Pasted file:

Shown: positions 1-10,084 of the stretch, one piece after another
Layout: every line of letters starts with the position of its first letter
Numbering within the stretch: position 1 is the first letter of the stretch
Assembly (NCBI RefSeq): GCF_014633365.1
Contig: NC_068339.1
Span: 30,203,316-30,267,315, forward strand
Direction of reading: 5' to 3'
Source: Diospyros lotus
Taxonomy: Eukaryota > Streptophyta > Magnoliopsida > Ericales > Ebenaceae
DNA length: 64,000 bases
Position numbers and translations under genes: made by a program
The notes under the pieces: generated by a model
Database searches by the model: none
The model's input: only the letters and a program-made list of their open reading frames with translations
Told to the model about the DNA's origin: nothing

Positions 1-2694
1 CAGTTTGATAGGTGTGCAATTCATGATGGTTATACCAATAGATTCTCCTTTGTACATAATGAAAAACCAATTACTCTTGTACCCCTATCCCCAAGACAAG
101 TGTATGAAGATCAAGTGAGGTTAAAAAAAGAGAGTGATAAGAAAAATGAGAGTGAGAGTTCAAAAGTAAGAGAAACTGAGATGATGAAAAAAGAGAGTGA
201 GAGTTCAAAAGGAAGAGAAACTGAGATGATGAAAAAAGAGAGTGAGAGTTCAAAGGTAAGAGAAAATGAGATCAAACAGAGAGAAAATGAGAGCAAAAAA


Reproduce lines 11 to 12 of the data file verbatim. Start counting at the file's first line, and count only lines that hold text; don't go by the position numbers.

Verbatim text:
Position numbers and translations under genes: made by a program
The notes under the pieces: generated by a model